Friday, December 16, 2011

Number Sixteen

Ein Käfig ging einen Vogel suchen.

A cage went in search of a bird.


This one is translated identically in both editions.

The search is paradoxical. A bird is free, and if its freedom is considered a part of its essence, then a bird deprived of its freedom isn't the same bird anymore. I don't think the primary point here is that one may have an idea of some thing only to find that possessing that thing isn't the same as possessing that idea. Kafka is pointing out how the search for something pushes it away from you.

You want the bird, but why do you want the bird? Because it's free. So you catch a bird. Now it isn't free any more. How do you "have" a free bird?

The cage is formed around the bird, roughly in keeping with its dimensions, needs, and habits. Kafka may be saying that certain ideas are like this; they are attempts to trap something.

Searching, the cage becomes more like a bird; it would have to go where birds go, flying from branch to branch. So the cage may end its search by turning into a bird. Then again, it may turn into something entirely new, neither a bird nor a cage.

This means that the search does not always push the object away, but that when it doesn't, it also does not result in capture.


you can call me aloe said...

A cage is made for keeping a bird inside, depriving it of its freedom. A cage without fulfilling this function ceases to be a cage worthwhile to be a cage.

A bird symbolises freedom and movements. The movements, in relation to freedom, must be given sufficient space. So what if the cage is infinitely huge? Is the bird inside it enjoying freedom, after all?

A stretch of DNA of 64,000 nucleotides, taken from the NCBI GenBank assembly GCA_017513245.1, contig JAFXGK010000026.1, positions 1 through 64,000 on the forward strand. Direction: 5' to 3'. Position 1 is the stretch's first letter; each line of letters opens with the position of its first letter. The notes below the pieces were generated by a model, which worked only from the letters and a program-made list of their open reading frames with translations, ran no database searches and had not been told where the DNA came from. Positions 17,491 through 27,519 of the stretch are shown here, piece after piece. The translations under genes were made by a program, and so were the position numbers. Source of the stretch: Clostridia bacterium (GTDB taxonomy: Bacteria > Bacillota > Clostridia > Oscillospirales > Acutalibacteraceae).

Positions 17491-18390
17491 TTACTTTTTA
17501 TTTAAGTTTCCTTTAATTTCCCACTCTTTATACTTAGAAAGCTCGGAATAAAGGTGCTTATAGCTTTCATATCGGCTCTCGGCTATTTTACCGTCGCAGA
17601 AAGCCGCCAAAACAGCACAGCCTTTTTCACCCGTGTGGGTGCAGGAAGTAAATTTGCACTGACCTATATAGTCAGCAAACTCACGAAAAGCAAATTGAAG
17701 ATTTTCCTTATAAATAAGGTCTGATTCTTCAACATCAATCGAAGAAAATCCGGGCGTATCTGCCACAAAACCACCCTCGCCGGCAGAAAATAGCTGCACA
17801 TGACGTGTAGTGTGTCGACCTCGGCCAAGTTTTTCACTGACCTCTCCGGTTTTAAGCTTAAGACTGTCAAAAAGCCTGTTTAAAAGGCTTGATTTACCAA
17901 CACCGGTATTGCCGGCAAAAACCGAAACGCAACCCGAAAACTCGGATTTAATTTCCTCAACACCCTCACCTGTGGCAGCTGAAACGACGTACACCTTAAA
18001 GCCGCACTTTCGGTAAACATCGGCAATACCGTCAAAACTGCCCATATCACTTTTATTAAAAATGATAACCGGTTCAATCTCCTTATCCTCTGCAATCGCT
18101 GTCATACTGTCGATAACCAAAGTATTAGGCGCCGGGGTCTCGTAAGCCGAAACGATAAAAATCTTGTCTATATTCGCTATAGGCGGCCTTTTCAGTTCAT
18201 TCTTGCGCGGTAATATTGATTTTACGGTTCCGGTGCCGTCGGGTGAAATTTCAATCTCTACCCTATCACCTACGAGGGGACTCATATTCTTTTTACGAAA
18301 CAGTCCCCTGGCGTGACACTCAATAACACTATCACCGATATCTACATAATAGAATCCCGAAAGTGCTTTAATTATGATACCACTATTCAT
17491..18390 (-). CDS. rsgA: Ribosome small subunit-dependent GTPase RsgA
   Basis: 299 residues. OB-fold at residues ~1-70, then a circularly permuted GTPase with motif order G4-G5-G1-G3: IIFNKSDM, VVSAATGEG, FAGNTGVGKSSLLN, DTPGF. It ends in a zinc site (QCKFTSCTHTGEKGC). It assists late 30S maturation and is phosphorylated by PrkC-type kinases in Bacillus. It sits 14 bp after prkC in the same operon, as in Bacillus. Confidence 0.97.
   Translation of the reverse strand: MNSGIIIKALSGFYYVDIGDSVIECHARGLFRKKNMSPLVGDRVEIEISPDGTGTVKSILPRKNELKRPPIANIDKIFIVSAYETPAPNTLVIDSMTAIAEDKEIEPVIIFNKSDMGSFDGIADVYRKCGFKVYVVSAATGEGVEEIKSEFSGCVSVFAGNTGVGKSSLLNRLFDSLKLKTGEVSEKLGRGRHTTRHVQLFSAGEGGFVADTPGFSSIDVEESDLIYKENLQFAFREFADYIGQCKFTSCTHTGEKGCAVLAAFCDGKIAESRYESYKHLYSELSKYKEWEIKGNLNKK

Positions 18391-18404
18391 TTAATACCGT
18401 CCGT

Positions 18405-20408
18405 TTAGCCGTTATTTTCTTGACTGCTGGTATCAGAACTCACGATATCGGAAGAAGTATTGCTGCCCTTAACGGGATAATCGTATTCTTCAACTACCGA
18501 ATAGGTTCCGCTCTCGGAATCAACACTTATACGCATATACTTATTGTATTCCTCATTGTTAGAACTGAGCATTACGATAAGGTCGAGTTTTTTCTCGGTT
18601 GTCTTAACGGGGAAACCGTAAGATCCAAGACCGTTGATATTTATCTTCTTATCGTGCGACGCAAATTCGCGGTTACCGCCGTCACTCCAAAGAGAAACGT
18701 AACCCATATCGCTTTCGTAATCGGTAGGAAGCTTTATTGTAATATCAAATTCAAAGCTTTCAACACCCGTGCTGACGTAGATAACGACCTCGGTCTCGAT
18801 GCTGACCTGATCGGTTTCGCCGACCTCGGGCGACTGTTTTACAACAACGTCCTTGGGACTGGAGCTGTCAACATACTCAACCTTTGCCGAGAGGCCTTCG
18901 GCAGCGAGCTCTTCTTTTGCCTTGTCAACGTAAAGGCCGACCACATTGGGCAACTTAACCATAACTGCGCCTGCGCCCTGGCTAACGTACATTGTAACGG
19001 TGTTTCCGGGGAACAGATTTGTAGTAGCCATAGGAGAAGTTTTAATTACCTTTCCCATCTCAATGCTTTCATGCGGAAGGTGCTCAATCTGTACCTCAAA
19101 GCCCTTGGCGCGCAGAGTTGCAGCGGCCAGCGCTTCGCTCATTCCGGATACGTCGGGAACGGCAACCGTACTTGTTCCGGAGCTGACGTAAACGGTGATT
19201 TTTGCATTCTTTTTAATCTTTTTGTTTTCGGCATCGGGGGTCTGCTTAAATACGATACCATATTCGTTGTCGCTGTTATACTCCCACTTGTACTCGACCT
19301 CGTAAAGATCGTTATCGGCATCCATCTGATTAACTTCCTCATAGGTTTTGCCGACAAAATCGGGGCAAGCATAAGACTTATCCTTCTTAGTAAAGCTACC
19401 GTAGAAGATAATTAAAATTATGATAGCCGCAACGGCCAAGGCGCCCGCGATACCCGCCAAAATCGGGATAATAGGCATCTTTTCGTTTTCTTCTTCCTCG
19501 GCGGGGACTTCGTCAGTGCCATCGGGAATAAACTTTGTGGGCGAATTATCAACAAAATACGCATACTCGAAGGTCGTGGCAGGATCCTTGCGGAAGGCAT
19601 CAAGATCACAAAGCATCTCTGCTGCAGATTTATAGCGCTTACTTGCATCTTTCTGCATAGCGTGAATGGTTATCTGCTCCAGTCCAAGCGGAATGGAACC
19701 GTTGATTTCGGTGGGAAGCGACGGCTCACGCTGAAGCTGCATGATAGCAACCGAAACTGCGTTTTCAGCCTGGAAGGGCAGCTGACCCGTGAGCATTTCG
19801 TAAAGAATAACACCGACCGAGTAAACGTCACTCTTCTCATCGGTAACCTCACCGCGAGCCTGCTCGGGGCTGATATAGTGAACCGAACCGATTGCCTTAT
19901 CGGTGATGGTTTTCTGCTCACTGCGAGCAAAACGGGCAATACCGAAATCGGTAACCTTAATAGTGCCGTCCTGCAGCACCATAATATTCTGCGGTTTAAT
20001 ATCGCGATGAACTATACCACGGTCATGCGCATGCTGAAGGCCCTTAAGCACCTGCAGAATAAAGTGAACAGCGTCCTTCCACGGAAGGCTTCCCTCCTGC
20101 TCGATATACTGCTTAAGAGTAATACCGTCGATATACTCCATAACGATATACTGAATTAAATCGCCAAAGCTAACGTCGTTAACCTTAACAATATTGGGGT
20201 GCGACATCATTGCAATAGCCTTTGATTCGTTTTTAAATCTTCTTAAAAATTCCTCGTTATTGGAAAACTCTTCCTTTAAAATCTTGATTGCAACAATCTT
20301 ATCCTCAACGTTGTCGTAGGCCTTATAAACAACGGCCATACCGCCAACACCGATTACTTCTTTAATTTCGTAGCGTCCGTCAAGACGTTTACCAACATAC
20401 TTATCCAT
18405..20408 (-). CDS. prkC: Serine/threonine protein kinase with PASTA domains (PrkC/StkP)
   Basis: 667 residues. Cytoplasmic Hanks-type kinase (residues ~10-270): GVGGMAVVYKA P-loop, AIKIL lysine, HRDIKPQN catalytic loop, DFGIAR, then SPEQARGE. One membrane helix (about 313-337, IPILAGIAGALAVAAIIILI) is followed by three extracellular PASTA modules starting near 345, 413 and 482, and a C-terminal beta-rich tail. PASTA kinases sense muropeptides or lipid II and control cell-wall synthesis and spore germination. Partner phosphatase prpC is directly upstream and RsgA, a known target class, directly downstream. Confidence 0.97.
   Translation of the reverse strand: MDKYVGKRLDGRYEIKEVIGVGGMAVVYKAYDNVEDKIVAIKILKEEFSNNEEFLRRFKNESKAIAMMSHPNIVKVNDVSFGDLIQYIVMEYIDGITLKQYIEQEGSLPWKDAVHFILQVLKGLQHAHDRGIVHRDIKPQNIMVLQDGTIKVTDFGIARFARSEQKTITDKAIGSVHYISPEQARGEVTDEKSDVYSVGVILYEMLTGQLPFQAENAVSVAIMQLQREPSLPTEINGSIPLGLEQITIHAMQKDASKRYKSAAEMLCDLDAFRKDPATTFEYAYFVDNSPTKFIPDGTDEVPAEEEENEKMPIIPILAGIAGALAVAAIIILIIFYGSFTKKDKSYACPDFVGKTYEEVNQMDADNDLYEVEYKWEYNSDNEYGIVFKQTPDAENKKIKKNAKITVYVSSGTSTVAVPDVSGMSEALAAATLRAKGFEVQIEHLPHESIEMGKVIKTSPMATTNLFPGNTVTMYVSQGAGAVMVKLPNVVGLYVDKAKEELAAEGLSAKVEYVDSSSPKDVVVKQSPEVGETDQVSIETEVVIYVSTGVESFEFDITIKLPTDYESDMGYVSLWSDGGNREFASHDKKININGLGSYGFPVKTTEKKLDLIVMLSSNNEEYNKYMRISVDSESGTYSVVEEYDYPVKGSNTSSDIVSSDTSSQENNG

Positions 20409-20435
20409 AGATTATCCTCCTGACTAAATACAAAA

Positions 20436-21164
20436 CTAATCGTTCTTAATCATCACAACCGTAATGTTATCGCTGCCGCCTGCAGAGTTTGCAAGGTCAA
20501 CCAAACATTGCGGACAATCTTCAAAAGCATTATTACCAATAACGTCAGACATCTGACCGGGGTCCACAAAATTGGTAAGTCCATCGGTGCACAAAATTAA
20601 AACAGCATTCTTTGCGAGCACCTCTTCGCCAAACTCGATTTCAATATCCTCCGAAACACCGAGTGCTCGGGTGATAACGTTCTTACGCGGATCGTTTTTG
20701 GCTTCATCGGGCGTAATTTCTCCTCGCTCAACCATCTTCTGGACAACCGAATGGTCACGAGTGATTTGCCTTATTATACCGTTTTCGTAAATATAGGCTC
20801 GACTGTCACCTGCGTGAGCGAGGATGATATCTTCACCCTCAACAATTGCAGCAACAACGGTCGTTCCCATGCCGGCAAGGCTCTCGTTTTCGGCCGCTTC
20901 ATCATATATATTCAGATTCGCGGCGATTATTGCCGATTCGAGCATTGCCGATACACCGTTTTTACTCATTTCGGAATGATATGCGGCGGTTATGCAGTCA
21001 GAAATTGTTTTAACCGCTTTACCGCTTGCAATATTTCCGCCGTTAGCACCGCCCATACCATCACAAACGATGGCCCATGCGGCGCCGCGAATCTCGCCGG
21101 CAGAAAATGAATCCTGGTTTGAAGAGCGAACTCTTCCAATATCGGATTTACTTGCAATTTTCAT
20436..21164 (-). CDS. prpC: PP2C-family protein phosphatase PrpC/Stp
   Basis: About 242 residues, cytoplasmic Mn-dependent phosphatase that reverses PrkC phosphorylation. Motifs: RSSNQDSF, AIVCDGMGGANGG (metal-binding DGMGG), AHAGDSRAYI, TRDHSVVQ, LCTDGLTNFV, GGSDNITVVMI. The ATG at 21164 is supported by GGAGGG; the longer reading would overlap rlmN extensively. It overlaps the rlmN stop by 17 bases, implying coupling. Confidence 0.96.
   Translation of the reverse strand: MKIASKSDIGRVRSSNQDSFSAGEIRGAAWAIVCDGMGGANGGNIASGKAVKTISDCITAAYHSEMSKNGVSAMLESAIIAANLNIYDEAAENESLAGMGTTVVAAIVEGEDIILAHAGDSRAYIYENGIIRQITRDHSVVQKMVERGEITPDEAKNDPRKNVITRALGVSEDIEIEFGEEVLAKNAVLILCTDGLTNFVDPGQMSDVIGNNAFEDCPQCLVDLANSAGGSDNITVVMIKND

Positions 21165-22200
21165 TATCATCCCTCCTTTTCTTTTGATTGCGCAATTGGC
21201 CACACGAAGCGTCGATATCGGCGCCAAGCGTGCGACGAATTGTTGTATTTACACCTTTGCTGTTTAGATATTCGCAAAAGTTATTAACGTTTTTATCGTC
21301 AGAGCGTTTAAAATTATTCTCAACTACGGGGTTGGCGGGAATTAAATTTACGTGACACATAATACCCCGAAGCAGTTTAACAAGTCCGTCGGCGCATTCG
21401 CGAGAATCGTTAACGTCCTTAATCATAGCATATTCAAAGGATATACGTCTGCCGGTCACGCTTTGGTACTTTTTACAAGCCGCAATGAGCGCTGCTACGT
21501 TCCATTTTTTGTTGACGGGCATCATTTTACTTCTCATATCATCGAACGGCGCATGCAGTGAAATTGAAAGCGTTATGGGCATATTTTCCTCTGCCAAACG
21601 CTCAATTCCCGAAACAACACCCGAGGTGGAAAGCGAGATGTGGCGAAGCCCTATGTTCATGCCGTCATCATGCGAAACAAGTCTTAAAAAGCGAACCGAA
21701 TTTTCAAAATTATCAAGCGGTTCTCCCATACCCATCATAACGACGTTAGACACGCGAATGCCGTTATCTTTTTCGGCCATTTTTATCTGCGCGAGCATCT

Is not our life in some sense living inside a cage? Is not our world a cage?

Or, is it the other way around? What if the world is the bird, and we are the cage that goes in search of it? If so, perhaps we should learn to transform ourselves from a cage into, perhaps, a tree with strong branches, lush foliage and nutritious fruits, so that the bird can build its nest, linger and let its offspring develop.

Erica Siskind said...

I wonder if Kafka might have meant that a specific or generic punishment, imprisonment, or situation of servitude is created first, before the creature or person who will later be subjected to it?

For example, perhaps Kafka is suggesting that someone first built a prison, and then looked for criminals, or even criminalized behavior in order to fill it?

Or if a politician first thought of the idea of building a wall, and then made straw men & scapegoats and claimed the wall was to keep them out. Could Kafka have been talking about a situation like that?